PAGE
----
Origin: Inhabited since the earliest times, in A.D. 840 Amalfi became the first of four maritime republics on the Italian peninsula and the first to codify maritime law. In its heyday, the 11th century, Amalfi traders were known throughout the Mediterranean, bringing great riches back to the coast. The republic went into decline in the beginning of the 13th century as it lost its eminence in trade and fell prey to pirate raids (defensive watchtowers still pepper the coast), and in 1643 lost a third of its residents to the plague.

The appeal: The Amalfi Coast is a unique combination of nature and comfort, old and new, with a good dose of authentic Italian life. Visitors can shop in the trendy boutiques, swim from the little coves that dot the cliffs or trek through the unspoiled Lattari mountains among the flowering plants, vineyards and olive and lemon groves. They can walk along streets that haven't changed in a millennium, enjoy a limoncello (a regional drink made with lemons and alcohol) on a terrace overlooking the sea or eat a gelato on the beach.

Interesting historical fact: The piazza in the port area of the town of Amalfi is named after Flavio Gioia, a 14th-century Italian naval captain from this area, sometimes credited with inventing the magnetic compass.

Famous sons or daughters: The coast is known for its illustrious visitors—British aristocrats; popes; movie stars from Greta Garbo to Paul Neuman, Brad Pitt and Angelina Jolie; artists like Klee, Picasso and Cocteau; dancers Rudolf Nureyev and Margot Fonteyn; and writers of great note, including John Steinbeck, André Gide, E.M. Forster, D.H. Lawrence and Gore Vidal.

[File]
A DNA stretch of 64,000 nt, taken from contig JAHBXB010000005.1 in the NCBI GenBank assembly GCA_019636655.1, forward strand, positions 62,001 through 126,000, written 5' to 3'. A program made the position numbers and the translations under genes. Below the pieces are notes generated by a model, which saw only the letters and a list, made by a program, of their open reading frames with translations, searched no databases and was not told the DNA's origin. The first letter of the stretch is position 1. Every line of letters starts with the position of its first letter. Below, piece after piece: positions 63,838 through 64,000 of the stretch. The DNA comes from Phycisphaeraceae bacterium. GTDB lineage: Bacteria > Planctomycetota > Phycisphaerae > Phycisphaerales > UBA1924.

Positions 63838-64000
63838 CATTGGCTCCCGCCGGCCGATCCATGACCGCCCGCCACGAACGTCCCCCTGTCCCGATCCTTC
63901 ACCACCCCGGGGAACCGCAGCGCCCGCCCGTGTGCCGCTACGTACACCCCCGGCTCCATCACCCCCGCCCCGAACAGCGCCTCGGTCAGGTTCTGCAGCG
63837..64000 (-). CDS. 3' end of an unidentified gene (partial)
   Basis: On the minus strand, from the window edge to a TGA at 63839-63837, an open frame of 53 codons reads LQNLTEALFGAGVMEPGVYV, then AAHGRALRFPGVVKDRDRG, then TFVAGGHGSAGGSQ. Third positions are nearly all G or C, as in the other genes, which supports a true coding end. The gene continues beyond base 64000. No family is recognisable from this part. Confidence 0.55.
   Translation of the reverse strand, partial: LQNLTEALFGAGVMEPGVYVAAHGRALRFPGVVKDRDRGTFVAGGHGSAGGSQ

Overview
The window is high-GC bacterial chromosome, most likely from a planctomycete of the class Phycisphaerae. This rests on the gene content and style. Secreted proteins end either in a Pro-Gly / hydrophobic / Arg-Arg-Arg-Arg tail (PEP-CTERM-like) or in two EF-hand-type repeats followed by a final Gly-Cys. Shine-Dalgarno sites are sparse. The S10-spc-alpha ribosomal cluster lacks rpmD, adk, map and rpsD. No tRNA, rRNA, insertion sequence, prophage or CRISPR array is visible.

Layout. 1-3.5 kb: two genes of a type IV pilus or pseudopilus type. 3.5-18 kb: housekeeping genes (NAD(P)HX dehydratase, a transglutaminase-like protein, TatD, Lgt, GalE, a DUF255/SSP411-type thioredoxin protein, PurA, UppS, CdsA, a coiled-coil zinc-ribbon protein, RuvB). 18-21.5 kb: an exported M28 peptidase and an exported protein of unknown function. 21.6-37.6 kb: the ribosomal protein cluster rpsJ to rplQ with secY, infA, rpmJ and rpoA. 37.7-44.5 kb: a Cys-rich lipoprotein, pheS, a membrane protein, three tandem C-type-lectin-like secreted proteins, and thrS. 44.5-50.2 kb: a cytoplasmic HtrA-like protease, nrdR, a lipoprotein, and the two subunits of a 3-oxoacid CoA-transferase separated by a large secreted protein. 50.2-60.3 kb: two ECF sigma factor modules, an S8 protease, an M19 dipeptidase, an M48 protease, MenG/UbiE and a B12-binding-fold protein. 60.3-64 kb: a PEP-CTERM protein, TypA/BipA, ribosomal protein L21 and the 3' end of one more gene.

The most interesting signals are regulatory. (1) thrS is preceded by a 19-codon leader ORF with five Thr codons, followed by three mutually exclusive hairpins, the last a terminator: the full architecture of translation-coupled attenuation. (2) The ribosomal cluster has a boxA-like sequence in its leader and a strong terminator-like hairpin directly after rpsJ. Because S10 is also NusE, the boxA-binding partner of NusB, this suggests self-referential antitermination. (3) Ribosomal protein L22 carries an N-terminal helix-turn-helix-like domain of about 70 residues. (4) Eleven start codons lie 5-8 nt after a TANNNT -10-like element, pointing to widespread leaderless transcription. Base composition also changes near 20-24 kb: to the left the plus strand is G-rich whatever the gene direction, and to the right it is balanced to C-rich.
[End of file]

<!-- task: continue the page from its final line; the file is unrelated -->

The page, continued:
Who goes there?: More than 400,000 people visited the Amalfi Coast last year. The British are the most numerous, followed by the Germans, the French and the Americans. Amalfi tends to attract people interested more in scenic beauty than excitement.

Then & Now: Fishing is now an occupation in only a very few towns, tourism having become the mainstay of the coast. The fortifications that once guarded against pirates have been turned into restaurants, hotels and residences. The advent of middle-class tourists has led to a greater choice of accommodations—not just the luxury hotels that traditionally have catered to the very wealthy.

Dina Modianot-Fox is a regular Smithsonian.com contributor. She took the photographs except where noted.